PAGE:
“We only manufacture cut-to-length logging equipment,” noted Pekka, who attended the demo and the other weekend activities and interacted with customers throughout the time. “Nothing else. This is our main and only focus. And we continue to improve every day as a company. Our service is top notch, and parts availability is extremely dependable.”

The first Ponsse Ergo ActiveFrame was delivered to the U.S. this summer. ActiveFrame is an active suspension system for machines with eight wheels. It minimizes sideways movement of the cabin while moving on uneven terrain and keeps the cabin horizontal. The system stabilizes driving, enabling fast speeds, and improves operator comfort.

(For more information about Ponsse cut-to-length logging machine, visit www.ponsse.com.)

Ponsse is known to have a -flat – organizational structure, and Pekka discussed what that means for employees and customers. “It doesn’t matter if you are on the management team, a parts guy, or a mechanic, we are all important to make the company run smoothly, and that is part of our success, and that mentality comes from the top,” he explained.

“When the owner of our company comes from Finland and remembers the first names of our employees and customers, and shakes their hands, talks with them, has a beer with them, it really means something to all of us. This helps build our team atmosphere, and our enjoyment at work in turn benefits our customers.”

Key employees communicate with Ponsse officials in Finland on a daily basis, according to Pekka. “In today’s world it is very easy to keep the communication open around the world,” he noted. In addition, Finland Ponsse officials in research and development, training, and management visit the North American Operations several times a year.

Even customers are in contact with Ponsse officials in Finland. “Some of our customers have communication with Finland from long-term friendships,” said Pekka. “Our R&D team works closely with our customers around the world.”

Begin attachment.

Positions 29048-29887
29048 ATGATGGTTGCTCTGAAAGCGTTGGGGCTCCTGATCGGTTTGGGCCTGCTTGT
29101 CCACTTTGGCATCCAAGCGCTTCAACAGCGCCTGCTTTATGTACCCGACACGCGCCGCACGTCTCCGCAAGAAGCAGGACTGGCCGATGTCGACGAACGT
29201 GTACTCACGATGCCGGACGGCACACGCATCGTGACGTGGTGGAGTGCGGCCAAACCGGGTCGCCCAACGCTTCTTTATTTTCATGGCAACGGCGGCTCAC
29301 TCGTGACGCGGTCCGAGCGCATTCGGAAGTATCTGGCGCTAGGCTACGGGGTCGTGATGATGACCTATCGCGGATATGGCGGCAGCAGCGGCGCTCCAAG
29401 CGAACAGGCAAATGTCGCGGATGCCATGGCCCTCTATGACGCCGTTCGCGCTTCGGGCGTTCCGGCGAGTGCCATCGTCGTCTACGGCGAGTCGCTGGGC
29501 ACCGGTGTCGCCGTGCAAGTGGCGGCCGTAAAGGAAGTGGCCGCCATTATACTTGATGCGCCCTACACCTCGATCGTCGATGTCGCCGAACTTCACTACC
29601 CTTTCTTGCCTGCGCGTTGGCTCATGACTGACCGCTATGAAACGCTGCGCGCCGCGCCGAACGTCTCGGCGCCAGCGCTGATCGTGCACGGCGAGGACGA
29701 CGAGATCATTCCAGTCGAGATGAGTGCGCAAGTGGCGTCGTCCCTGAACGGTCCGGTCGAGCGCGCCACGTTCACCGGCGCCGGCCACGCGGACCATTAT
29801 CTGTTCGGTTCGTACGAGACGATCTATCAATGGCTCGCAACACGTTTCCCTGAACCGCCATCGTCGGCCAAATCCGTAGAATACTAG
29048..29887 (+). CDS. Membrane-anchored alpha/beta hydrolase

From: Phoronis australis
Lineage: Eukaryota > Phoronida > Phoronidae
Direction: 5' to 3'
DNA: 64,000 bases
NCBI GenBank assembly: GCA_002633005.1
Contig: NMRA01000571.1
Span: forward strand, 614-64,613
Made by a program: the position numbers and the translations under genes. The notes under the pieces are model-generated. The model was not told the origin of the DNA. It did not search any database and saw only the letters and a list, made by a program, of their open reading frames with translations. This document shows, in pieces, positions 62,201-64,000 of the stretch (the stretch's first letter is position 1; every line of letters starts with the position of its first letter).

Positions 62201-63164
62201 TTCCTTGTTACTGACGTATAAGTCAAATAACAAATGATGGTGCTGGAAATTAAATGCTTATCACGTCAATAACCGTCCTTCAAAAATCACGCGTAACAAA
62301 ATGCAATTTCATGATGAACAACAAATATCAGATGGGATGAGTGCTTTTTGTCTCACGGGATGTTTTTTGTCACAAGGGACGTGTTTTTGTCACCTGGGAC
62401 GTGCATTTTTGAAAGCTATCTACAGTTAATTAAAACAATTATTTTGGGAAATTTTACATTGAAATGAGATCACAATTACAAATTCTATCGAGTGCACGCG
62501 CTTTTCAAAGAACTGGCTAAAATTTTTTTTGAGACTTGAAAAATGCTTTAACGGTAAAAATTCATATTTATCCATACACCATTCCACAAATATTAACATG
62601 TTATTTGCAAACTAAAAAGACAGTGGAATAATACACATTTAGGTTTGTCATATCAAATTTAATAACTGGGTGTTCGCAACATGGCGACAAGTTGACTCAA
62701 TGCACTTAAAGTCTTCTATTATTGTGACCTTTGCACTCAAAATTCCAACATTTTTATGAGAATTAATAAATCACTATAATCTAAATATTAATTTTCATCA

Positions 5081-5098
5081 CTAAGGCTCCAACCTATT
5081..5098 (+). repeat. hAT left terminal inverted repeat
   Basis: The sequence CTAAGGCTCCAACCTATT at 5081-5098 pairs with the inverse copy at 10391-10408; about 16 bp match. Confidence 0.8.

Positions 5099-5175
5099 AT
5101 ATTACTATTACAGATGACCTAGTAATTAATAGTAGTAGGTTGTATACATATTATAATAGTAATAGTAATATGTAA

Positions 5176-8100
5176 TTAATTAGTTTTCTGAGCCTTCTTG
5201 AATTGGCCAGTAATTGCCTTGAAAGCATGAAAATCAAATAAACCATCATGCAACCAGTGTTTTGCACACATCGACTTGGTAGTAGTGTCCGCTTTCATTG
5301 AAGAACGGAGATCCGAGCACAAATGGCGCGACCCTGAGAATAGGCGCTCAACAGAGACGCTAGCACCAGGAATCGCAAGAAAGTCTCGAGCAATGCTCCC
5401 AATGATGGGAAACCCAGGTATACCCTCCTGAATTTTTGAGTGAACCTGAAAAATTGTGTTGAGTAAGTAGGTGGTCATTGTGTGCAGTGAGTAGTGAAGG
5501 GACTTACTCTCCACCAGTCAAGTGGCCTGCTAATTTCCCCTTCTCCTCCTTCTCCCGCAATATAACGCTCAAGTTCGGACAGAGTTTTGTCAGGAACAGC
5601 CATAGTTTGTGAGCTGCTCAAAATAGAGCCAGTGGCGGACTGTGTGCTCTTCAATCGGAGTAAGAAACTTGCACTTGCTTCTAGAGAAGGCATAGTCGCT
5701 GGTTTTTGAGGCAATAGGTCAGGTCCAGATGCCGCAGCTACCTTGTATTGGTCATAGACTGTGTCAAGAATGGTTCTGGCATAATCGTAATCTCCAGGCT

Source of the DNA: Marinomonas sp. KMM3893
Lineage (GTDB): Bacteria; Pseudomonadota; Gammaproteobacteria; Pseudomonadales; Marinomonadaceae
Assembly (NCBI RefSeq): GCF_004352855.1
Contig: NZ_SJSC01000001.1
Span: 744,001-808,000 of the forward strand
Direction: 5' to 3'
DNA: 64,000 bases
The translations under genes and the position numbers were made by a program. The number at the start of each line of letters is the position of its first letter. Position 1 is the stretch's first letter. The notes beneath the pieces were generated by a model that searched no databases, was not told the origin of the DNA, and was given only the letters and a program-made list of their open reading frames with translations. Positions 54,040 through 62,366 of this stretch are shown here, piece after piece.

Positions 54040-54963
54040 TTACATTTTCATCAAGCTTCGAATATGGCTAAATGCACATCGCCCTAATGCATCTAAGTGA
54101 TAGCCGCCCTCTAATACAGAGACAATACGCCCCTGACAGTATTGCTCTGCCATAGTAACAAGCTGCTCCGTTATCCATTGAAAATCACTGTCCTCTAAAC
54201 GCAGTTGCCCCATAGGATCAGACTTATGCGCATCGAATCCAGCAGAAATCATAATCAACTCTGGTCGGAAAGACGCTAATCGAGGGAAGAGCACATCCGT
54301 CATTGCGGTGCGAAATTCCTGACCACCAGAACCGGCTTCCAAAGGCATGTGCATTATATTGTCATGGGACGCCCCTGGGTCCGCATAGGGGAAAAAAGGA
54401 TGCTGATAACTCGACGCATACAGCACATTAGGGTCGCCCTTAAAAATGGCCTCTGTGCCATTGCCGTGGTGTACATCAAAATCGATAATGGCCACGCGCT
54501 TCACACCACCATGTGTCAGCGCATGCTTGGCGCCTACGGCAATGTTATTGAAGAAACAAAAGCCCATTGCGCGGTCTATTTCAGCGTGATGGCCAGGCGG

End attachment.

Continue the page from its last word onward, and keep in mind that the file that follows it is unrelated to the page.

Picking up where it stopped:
Ponsse is involved in events throughout the year to enable personnel to interact with customers. In addition to the June demo, the company hosts a customer appreciation party at the Great Lakes Logging & Heavy Equipment Expo and the Oregon Logging Congress.

Friday evening, after the demo, Ponsse hosted its guests to a dinner party in an event facility on the grounds of the raceway. It included a catered dinner and beverages. On a balcony, guests could watch some of the drivers taking practice laps for the weekend races. After dinner, a band provided live music for the rest of the evening.

At last year’s party, Pekka drove a motorcycle into the building and did a burn-out on the concrete floor. This year, during a break by the band, he drove into the building on a modified lawn tractor, and judging by the noise it made, it had no muffler. He circled the dance floor, then butted the front of the tractor up against the stage while he kept the throttle open, the rear wheels churning on the concrete floor as he attempted a lawn tractor burn-out. Guests held up their cell phones to shoot pictures and video.

“We want to get to know our customers at the logging site and away from the logging site,” said Diana. “We are a big, happy, Ponsse family.”